“Now I feel like I even have a team of African American and Latina women. I can all the time call someone,” Price told CBS. “They also taught me a lot, thanks to my culture. So I’m forever grateful to be on a team full of African Americans.”

Although Price is focused on the offseason, she said she is committed to Fisk and the sport and hopes to eventually win another title and become an HBCU gymnastics coach.


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The post Inspired by Her Widowed Mom, Fisk University’s Morgan Price Makes HBCU, NCAA Gymnastics History appeared first on TheGrio.


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Wayne Brady is celebrating Financial Literacy Month




Wayne Brady, Financial Literacy Month, pay progress forward, host, let


Actor, singer and entertainer Wayne Brady is celebrating Financial Literacy Month by collaborating with Chime on the “Pay Progress Forward” campaign, which explores the connection between financial well-being and the spirit of generosity.

New video series to introduce Emmy Award-winning the host sits down with five people who find themselves tested to see in the event that they can double their money or pass it on. Individuals then meet with a financial educator who helps them determine how much they should unlock financial progress of their lives.

@chime Real talk: do you select money or pay it forward? 👀 See how our give attention to generosity turned out. More details about transferring progress will be present in the link in bio 💚 . . . Paycheck to Paycheck Source: PYMTS New Reality Check: @Wayne Brady Paycheck to Paycheck Report #chime #payprogresforward #progress #financialprogress ♬ original sound – Chime Financial

I’m talking with BLACK ENTERPRISESBrady spoke candidly about his personal finance journey and the way his grandmother inspired him to at all times lead with gratitude. Brady learned funds early in life as an aspiring artist and later as a talented entrepreneur.

“My grandmother taught me all about generosity. Even if you feel like you may not have it, there will always be someone who is not as wealthy as you,” explains Brady. “You may only have 15 cents, someone may only have three cents, and if you’ve three cents, it means there is someone who has nothing, and you’ll be able to at all times help.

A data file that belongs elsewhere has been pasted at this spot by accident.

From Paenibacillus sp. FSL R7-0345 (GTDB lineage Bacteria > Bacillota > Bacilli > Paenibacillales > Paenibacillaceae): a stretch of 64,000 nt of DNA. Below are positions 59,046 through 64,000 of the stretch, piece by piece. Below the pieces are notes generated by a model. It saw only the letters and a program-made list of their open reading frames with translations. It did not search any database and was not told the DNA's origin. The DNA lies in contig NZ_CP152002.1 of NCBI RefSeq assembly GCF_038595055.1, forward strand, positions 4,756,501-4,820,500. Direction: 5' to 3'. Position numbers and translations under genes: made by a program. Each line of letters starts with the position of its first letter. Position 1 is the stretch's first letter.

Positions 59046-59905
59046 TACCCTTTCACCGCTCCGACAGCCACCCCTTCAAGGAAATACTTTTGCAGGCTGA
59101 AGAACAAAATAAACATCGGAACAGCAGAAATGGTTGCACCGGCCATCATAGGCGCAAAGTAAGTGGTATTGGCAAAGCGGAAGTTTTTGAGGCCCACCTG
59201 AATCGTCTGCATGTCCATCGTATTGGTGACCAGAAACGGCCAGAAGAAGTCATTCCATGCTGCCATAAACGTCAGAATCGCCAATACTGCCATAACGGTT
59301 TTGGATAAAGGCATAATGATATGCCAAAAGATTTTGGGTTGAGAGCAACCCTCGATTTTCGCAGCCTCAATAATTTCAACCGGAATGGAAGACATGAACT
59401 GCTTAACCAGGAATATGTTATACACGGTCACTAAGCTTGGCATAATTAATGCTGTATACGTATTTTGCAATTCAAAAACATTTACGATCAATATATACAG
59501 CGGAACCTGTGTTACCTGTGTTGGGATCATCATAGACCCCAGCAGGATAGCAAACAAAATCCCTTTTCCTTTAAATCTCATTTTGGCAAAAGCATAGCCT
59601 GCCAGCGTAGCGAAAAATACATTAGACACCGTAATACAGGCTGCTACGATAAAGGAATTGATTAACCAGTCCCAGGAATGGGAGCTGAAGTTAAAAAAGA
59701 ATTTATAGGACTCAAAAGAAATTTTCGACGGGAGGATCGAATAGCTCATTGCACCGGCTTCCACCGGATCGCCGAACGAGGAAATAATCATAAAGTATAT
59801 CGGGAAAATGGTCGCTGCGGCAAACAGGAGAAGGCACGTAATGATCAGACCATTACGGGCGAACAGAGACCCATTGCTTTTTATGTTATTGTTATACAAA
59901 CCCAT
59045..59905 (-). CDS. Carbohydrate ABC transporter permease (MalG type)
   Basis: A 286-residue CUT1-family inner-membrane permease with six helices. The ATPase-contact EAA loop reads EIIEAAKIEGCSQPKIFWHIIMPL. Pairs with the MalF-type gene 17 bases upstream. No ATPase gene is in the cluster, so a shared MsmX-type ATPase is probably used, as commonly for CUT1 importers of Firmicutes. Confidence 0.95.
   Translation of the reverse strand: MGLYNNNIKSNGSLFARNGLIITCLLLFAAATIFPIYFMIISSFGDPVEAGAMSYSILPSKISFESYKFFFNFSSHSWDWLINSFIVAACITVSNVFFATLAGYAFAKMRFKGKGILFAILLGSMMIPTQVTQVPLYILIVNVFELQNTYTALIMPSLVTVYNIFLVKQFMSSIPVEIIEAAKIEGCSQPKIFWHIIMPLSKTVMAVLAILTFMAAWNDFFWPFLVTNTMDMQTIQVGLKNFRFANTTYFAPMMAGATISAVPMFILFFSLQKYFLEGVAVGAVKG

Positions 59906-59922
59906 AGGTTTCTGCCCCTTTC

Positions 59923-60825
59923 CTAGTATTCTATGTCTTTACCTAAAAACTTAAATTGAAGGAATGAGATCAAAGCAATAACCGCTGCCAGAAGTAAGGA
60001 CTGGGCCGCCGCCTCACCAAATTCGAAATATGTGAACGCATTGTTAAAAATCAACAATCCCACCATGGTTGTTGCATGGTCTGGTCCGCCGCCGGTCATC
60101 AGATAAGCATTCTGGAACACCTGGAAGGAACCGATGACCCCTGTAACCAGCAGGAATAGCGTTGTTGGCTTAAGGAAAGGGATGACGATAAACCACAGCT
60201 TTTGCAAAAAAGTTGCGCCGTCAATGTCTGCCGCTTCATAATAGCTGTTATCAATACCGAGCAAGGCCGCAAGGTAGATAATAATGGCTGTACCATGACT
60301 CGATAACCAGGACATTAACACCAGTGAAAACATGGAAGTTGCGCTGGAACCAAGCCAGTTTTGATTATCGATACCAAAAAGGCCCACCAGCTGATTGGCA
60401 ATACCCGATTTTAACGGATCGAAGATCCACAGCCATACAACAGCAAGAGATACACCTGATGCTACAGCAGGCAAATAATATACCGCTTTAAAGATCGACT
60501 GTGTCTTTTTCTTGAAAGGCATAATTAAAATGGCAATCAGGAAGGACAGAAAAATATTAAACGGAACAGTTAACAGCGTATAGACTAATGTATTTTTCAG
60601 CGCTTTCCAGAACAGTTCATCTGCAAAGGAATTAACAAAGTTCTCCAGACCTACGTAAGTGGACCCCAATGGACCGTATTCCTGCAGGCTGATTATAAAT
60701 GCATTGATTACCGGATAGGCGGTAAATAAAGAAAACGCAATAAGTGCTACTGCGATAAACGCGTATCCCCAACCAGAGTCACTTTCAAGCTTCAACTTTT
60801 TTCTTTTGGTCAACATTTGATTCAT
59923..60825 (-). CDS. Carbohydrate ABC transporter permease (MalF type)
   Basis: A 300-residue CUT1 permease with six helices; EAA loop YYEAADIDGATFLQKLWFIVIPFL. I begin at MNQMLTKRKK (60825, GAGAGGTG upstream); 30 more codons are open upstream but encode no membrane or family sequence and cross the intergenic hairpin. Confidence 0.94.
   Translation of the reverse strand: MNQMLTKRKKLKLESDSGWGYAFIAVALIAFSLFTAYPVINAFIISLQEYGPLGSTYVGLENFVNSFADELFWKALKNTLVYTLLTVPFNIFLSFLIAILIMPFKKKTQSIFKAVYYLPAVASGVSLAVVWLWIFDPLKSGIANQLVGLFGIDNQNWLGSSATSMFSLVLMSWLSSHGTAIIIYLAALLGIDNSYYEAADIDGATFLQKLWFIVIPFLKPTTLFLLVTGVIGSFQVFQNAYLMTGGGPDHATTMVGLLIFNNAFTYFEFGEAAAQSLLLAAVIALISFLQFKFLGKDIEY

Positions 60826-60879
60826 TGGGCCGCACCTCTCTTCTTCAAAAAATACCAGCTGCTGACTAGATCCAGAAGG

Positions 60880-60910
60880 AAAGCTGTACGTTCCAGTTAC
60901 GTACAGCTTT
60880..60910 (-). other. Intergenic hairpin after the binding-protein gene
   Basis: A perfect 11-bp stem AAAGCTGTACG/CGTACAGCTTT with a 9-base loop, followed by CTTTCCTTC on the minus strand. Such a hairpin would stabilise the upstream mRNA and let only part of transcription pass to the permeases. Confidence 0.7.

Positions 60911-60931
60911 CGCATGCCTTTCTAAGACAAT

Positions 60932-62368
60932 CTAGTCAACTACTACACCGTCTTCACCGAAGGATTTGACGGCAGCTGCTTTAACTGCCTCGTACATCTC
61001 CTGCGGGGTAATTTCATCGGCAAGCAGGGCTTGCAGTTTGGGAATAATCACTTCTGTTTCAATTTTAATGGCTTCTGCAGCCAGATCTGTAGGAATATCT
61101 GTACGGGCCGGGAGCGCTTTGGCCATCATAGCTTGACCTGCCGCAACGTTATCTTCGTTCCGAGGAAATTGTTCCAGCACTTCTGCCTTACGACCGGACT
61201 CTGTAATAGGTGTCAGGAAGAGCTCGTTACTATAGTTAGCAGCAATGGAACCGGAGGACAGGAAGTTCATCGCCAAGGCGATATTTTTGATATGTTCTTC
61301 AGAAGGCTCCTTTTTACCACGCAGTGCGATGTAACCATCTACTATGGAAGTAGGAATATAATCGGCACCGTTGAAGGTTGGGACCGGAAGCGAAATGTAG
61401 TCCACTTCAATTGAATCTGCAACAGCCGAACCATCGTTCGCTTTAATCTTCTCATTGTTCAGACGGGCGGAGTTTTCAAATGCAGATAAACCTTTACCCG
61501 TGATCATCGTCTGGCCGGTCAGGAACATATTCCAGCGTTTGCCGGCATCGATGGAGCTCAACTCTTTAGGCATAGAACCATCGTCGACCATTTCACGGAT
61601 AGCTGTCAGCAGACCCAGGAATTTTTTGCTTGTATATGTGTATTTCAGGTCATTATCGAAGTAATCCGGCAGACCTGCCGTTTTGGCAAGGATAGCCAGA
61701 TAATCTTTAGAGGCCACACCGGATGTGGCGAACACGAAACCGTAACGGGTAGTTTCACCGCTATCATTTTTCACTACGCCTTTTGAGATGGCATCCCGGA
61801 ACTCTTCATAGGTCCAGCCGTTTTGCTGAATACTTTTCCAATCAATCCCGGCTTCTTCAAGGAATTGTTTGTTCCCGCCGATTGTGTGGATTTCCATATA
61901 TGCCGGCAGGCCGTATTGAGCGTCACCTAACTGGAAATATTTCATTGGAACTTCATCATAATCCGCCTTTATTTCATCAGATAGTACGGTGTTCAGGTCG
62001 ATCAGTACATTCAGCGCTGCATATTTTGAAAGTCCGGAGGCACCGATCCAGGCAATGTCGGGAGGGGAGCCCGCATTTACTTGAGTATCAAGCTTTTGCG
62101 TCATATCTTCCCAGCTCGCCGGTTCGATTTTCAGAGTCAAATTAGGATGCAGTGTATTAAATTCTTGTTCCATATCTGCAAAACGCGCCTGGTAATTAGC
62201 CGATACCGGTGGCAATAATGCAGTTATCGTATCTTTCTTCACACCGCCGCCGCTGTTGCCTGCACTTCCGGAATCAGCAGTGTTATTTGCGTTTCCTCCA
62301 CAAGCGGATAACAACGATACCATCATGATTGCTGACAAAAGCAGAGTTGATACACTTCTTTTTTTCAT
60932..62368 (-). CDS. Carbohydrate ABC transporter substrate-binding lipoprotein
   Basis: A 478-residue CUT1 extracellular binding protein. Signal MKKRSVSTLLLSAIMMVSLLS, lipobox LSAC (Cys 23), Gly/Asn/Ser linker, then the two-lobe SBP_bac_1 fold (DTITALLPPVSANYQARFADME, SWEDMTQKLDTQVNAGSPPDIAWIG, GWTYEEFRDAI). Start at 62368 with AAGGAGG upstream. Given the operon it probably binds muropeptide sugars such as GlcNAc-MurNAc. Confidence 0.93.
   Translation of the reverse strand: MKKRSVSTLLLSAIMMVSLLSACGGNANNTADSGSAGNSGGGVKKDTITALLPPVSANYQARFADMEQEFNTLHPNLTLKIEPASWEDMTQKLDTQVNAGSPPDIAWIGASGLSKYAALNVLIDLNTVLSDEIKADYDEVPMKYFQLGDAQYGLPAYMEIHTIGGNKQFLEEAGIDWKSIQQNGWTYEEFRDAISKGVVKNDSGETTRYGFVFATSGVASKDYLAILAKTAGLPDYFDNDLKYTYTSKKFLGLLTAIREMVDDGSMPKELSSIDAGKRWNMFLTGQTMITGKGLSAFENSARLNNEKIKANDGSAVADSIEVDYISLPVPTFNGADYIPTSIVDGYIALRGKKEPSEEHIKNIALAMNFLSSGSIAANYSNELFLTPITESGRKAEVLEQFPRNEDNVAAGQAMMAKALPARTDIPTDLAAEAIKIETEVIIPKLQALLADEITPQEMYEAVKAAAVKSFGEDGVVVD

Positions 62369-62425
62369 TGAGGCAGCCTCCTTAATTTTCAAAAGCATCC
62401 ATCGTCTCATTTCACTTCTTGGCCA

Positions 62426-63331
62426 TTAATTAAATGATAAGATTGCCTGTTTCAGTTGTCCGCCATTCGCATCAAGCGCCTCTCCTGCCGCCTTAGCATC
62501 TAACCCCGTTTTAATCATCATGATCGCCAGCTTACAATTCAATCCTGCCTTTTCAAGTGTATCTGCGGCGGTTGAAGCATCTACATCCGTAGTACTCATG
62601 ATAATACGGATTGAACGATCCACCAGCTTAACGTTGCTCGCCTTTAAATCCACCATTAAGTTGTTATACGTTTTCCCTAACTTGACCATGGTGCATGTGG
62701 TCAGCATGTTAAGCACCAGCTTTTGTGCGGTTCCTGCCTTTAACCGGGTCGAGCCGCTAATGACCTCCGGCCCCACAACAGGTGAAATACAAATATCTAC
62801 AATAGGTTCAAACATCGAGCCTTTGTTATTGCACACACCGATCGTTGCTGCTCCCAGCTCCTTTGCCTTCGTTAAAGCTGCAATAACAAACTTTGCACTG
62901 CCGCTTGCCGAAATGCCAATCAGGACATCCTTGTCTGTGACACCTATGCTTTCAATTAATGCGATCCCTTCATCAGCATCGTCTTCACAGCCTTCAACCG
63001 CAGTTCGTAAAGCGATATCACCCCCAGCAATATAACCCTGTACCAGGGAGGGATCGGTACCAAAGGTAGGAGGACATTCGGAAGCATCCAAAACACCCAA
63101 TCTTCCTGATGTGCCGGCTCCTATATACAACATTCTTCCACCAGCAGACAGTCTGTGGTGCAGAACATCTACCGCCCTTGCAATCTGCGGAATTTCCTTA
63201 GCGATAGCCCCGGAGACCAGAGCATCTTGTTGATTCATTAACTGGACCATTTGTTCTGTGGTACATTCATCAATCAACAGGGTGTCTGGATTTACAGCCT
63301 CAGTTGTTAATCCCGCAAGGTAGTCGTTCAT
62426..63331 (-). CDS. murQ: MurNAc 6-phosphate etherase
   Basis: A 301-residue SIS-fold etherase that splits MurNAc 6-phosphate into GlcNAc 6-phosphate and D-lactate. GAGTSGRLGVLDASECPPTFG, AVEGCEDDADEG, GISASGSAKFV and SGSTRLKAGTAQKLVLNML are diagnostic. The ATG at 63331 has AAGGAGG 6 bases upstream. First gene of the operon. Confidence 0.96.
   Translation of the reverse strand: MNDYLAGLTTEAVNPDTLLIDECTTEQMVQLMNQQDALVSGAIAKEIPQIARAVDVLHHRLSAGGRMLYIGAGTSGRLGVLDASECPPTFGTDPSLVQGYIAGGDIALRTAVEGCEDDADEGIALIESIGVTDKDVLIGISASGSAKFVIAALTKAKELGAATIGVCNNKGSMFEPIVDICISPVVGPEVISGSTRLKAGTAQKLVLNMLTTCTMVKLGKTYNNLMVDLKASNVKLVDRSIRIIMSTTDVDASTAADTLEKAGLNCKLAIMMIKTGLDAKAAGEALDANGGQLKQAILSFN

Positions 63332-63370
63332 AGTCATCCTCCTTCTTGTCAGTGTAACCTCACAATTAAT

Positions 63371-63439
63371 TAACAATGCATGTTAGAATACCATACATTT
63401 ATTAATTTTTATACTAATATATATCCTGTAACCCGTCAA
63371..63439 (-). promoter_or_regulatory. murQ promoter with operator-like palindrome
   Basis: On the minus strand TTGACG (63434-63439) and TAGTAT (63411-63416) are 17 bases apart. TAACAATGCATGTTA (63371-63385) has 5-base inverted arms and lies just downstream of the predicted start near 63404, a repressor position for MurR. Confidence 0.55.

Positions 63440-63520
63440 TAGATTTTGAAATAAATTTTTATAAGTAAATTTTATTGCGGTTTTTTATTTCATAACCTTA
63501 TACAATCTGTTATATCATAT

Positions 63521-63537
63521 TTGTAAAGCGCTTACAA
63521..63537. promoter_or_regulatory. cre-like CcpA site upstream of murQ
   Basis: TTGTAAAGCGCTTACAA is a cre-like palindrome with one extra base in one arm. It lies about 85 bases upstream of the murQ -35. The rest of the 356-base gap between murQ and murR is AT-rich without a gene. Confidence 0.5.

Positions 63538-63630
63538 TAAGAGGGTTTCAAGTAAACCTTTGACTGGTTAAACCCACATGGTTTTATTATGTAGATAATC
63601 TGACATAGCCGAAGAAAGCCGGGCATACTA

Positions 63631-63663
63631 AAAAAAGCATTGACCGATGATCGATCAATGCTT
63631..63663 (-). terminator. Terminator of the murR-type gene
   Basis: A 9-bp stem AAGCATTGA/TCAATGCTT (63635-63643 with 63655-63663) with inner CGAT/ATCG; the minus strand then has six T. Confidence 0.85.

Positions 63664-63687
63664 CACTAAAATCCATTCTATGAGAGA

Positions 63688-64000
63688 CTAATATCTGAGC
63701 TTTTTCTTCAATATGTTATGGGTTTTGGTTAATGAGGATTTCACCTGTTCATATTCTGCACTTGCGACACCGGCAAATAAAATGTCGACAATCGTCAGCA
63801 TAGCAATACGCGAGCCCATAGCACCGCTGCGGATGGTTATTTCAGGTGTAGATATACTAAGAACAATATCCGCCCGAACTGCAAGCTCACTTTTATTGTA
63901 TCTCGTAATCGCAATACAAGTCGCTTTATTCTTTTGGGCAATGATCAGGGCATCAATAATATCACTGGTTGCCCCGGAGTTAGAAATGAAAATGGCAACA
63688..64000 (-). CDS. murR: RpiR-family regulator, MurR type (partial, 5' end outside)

“I think I inherited that from her,” he adds. “As for my money literacy journey, it is a journey. If you do not grow up with it, chances are you’ll not understand its value. I believe sometimes you’ve to go a great distance not having it, knowing that you’ve to work hard for it and put it aside and know where it comes from.

It was an act of generosity on the a part of his grandmother, who gave him a $200 suit that opened up a future of economic freedom for the star. Brady was early in his profession in Los Angeles and was given the chance to sing in Japan. But Brady’s automotive has just been repossessed and he’s just been evicted from his apartment.

“In the six months I’m there, I’ll come back with enough money to make a down payment on an apartment, buy a new car and help my grandmother,” he said. “I just needed a tuxedo and money to make copies of my sheet music. And once I say I had nothing, I had nothing. My grandmother took her last $200 and invested in me. She made an investment.

Brady was in a position to pay his grandmother after which some.

Press play below to envision out Wayne Brady’s full interview with Chime’s Pay Progress Forward, where Brady shares his suggestions for somebody looking to search out the balance between generosity and financial progress in their very own life , and in addition reveals a few of his upcoming projects.

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Vice President Kamala Harris Teams With ‘Another World’ Cast to Promote Student Debt Forgiveness, HBCUs




America’s first black vp met with the celebs of the Nineties sitcom in her office within the West Wing of the White House.

Vice President Kamala Harris honored historically black colleges and universities with the solid of the comedy series “Another World,” while the White House promoted their efforts to ease the burden of student debt.

In the film sent on Friday, Harris highlighted the Biden-Harris administration’s actions to eliminate student debt for hundreds of thousands of borrowers. She was joined by “A Different World” co-stars Jasmine Guy, Kadeem Hardison and Glenn Turman to urge borrowers to find out about available federal debt relief programs.

The movie begins with Guy, who played Whitley Gilbert, and Hardison, who played Dwayne Wayne, within the White House. In the series, Wayne fell in love with Gilbert while they were studying at Hillman College, a fictional HBCU. The series aired on NBC from 1987 to 1993.

“We live in a different world,” Guy said.